Several weeks into the Summer of 2003, my friend Carol, who heads a Rescue Group began telling me about a Jack Russell Terrier who was being boarded in a local kennel until she was to find a home. “She's blind” she told me. “If you get a chance, please go visit her, she needs some extra attention”. At the time I was preoccupied with the terminal illness of my beloved poodle, Rusty. Needless to say, as much as I wanted too, I was unable to go visit the little dog in the kennel.
One short week after Rusty passed, Carol was visiting. She told me since she was in the area, she was going to go visit the little terrier. She asked if I would like to come. I knew as well as she did, that there were ulterior motives to that question. I agreed to the visit, but not before calling my mother (the voice of reason) and asking her to come too. I knew that I would not be able to make any sound decisions as it was so soon after Rusty’'s death. My mother agreed to come and we met her at the kennel. Once at the kennel, an attendant brought the little Jack Russell from the back. Being a special education teacher, I was prepared for the fact that this dog had no eyes; I honestly had not given it too much thought. After all, everyone is special in their own way. Carol took the dog into her arms and we went outside.
Once outside, the little dog immediately sat down in the grass. Right away, I noticed that this dog seemed very depressed and sad. The sun was shining, a warm breeze was blowing, and the Jack Russell named ‘Jackie’ tilted her sightless face to the sun, tipped up her nose and let out the biggest sigh a dog her size could muster. My mother (the voice of reason) pointed to the parking lot and very firmly, as only a mother can do; said, “Get in the car. Take that dog home, right now!”; and so began Jackie’'s new life. It just felt right.
Given my teaching experience, it came very naturally to me to make accommodations for my new friend. I put plastic runners on the carpet in strategic walkways, laid out rugs of various textures leading to the back door, put an outdoor carpet in the yard leading back to the door from the outside, and easily began the habit of not moving furniture, not leaving shoes or other items in the middle of the floor, not allowing others to do so either, and when on walks with Jackie; I began wearing a bracelet of bells around my ankle so she would be able to hear me wherever I went.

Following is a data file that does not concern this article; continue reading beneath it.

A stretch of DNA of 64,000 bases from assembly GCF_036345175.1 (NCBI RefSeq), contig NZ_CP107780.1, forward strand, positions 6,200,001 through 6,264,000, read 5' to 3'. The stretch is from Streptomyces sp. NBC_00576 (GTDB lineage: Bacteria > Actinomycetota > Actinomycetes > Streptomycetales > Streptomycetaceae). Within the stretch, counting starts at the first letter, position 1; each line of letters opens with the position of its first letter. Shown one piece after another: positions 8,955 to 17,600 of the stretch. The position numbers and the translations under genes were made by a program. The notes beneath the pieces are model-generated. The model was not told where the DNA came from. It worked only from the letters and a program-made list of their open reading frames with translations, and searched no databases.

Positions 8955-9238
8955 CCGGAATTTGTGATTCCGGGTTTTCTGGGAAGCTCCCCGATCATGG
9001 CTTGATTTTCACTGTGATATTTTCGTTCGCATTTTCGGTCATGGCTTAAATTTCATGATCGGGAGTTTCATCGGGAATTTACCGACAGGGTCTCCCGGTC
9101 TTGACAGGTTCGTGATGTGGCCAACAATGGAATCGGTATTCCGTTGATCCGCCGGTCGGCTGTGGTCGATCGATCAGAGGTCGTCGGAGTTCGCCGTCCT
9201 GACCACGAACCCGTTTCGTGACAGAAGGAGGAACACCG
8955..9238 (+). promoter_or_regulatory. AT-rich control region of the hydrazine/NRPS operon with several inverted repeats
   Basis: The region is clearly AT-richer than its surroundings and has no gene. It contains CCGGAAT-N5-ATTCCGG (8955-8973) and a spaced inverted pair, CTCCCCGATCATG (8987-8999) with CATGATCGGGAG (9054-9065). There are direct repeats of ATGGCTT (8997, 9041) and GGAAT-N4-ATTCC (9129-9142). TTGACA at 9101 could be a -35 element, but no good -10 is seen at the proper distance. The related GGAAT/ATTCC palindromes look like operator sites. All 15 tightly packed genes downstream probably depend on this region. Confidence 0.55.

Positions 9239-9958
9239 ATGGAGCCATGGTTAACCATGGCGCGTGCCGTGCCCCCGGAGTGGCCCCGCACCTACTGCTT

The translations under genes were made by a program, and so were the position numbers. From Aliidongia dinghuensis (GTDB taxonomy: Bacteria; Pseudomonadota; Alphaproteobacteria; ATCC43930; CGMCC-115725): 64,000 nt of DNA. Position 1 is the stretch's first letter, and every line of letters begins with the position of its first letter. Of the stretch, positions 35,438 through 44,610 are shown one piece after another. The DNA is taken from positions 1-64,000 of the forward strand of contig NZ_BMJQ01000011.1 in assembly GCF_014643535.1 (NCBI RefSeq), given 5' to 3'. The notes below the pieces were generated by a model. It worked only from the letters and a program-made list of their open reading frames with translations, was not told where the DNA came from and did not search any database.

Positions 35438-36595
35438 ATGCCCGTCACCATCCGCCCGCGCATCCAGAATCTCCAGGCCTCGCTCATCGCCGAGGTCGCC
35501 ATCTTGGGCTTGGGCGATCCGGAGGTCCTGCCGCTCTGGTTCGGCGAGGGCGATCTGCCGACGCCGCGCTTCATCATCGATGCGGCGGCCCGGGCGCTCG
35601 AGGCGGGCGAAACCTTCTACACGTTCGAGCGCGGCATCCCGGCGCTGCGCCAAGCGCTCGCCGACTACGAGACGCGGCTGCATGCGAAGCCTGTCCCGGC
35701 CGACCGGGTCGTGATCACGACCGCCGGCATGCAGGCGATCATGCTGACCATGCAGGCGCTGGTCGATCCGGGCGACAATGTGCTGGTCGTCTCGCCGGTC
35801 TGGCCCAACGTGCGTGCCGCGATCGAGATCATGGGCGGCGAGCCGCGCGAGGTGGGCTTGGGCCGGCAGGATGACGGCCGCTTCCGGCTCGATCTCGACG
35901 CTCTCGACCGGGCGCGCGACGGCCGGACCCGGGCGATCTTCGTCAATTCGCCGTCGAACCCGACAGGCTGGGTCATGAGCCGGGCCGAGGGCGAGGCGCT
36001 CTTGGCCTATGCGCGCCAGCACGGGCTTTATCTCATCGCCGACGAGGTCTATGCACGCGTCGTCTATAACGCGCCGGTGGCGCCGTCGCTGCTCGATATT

I soon discovered what an amazing dog Jackie truly is. Being a protective mother, I watched Jackie closely and always told her, “Watch out!” or “Be careful” as Jackie would walk toward objects in her path. Little did I realize, she was actually learning from my warnings. She quickly began to understand that when I said those words, something was in front of her. Jackie also quickly learned that when she feels the grass end and touches the cement under her feet, the curb drops off, sending her stumbling. Very rarely now does Jackie ever fall off the curb and I no longer have to tell her to “Watch out!”.
There were many times when I watched in wonder as Jackie approached and easily avoided obstacles she had never encountered before. “How did she know that street sign was there? We have never been here before.” It was almost as if she began to somehow sense that things were in front of her before I could even tell her. One day I was reading an article that noted that people with visual impairments can be taught to ‘echolocate’' to help them navigate around obstacles; such as a bat or dolphin uses its sonar. It was then that I realized that Jackie must be using this ‘extra sense’' to maneuver through her environment.
When I take Jackie to a new environment, it is obvious how carefully she moves about to map out the territory. Jackie slowly explores using her ears, nose, echolocation, and her body in space; and within minutes discovers where furniture and walls are located. After a few careful bumps with her body, after she learns the layout of the room, she rarely, if ever runs into anything. I can take Jackie to places she has not been in months, or that she has only been once, and she always seems to remember where she is and where obstacles are located.
Many parts of Jackie’'s history are a mystery to me, but I have a few details of her past. She grew up with horses and was kicked by one, possibly the cause of the need to remove her eyes. The accident with the horse however, is more likely the cause of Jackie’'s back and hip deformities.
After her first owner was going to have her euthanized after the accident with the horse, Jackie had several homes. A kind person heard of her plight and offered to take her in. After being told, “No Pets Allowed” Another neighbor who could not bear to see her put out took her in. It was this neighbor’'s friend, who, out of the kindness of her heart, offered to pay for Jackie’'s eye surgery. I was told her eyes looked shriveled like raisins and were very painful for her.